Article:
“It all depends on the number of boats that are out, how far away they are, what the winds are doing, what they’re forecasted to do, and how quickly the storms are moving in,” says Sean Geib, supervisor at Lake Rescue. “We will often go red before the National Weather Service issues a severe thunderstorm warning.”

When they’re ready to close the lake, staff put up the red flag and light up flashing red lights at their tower, the boat launch at Lot 60, the Hoofers marina and Picnic Point. Then they reach over and activate the steam whistle through a connection back to campus.

The whistle rings out three times in short succession to signal the approaching storm.

“People first, equipment second.”

Outdoor UW, which includes the Hoofer Sailing Club, serves as the gateway to the lake for some 10,000 people each season through rentals, youth groups, paddleboard yoga and sailing instruction and boating.

Each of those visitors gets drilled in a culture of safety.

Photo: 2 people on a sailboat

Two students take advantage of the nice weather by sailing on Lake Mendota in 2014. Courtesy of Wisconsin Union

The sailing club closely coordinates with UWPD Lake Rescue and Safety. The two communicate about lake conditions for the day from their different vantage points. And Hoofers has its own fleet of rescue boats to complement the two operated by Lake Rescue.

“When red flag conditions happen, first and foremost, we get everybody to shore,” says sailing program manager Dave Elsmo. “After everybody’s in, all the boats get pulled out of the water, everything gets locked, all the boats get secured. The lifts that they pull out on get locked. Everyone checks their equipment back in. And all of this happens within the span of 15 to 20 minutes most days.”

“It’s a people first, equipment second mentality,” says Elsmo.

Hoofers’ club model promotes accountability and safety. Instead of anonymous day rentals, boaters maintain equipment for one another. And lessons proceed through a series of condition- and boat-specific tests so sailors are prepared for weather.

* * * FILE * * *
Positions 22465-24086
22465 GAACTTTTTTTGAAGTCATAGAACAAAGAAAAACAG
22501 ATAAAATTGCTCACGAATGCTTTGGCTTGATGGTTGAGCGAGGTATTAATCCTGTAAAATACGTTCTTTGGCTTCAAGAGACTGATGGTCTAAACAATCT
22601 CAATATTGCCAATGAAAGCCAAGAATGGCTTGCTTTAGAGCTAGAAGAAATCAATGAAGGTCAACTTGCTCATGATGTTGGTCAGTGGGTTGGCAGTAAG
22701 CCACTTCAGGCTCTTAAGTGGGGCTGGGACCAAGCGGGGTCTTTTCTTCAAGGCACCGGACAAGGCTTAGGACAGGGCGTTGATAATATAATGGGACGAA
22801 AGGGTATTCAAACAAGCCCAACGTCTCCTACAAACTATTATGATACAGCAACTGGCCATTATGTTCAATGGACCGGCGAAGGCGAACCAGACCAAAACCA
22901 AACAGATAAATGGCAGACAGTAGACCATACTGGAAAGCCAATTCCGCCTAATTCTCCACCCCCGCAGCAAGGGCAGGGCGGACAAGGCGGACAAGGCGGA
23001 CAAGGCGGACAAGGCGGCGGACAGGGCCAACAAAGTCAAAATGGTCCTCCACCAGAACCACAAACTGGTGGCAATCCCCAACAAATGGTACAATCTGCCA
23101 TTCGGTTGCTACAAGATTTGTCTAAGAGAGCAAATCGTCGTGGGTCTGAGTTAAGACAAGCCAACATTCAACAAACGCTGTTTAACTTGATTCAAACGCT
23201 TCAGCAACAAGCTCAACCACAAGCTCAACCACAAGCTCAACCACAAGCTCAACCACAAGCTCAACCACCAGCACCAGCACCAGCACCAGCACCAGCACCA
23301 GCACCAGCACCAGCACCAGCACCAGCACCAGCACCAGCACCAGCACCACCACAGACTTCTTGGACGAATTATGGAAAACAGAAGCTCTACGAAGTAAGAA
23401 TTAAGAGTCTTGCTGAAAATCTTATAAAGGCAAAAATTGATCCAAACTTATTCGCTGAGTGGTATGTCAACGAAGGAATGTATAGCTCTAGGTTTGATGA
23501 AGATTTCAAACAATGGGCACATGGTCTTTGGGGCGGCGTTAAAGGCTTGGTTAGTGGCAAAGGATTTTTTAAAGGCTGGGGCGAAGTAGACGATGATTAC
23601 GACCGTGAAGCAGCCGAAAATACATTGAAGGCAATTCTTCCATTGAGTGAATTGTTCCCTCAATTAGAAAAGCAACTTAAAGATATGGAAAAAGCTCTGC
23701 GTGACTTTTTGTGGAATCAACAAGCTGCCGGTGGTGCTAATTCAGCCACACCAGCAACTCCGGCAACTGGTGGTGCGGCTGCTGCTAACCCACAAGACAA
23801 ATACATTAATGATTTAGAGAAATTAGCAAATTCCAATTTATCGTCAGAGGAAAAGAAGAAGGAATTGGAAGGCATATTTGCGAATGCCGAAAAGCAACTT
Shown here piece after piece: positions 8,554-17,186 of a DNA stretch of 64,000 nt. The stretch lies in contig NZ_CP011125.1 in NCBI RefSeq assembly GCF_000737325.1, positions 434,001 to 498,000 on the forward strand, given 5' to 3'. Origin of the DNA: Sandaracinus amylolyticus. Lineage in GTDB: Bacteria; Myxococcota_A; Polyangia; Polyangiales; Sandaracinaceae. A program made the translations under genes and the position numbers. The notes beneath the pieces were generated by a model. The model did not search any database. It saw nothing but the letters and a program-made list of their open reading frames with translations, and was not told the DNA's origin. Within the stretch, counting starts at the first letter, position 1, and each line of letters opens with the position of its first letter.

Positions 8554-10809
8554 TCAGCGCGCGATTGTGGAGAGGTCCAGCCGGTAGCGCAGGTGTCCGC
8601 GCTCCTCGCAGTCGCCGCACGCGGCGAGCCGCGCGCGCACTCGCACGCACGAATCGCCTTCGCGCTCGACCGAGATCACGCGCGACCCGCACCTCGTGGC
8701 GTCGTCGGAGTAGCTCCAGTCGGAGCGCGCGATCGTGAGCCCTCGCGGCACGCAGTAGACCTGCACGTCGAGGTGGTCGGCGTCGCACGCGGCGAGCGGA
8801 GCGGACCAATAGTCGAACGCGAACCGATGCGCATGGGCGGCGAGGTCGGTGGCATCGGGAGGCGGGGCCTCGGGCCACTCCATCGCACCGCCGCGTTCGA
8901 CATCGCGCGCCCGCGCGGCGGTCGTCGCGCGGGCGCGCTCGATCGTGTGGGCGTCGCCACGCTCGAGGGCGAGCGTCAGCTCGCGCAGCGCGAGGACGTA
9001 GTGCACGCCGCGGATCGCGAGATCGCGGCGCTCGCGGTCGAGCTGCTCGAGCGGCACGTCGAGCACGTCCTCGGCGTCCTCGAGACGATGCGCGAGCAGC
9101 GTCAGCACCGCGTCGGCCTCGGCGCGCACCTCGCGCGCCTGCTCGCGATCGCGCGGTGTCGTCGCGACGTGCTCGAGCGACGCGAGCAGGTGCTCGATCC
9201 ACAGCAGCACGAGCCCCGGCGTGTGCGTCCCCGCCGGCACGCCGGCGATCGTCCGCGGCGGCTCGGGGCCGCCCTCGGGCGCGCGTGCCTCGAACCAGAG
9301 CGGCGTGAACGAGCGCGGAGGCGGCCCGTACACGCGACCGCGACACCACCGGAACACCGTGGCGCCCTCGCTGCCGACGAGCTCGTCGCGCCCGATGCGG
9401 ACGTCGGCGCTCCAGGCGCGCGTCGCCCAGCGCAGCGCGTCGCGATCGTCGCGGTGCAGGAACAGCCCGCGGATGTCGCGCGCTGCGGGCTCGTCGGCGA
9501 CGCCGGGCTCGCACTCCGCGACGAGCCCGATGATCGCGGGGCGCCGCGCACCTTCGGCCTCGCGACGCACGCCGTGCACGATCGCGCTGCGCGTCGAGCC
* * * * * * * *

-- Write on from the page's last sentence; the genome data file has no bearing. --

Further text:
For years, red flag procedures experienced a tight bottleneck. Just three slipways were available for removing the most popular, smallest boats in the Hoofers fleet, leading to long lines to clear the water. The new Tong Family Marina, which is nearing completion, features a large T-shaped floating dock with 48 slipways.

“Every single boat in our fleet can pull out of the water in the exact same second,” says Elsmo. “We’ve effectively taken a 45-minute process and turned it into a 5-minute process.”

While sunset is rarely a surprise, summer storms often are. That’s when the steam whistle shines.

And if anyone deliberately flouts the rules by staying out during a storm? Their sailing privileges could be stripped away. Only university boaters are subject to oversight by Hoofers and Lake Rescue, but most local boaters have learned to turn to the university for condition reports — and to heed the whistle when it blows.

The whistle has served different purposes over the years. Before onboard radios, it called out complicated patterns to direct Lake Rescue’s lifesaving boat to different sections of the lake. It has also been used to announce the beginning of student curfews.

Today, most may know it as a reliable signal of the conclusion to another summer day. But to university and public boaters alike, its true purpose is clear: keeping everyone on the lake safe enough to head out another day.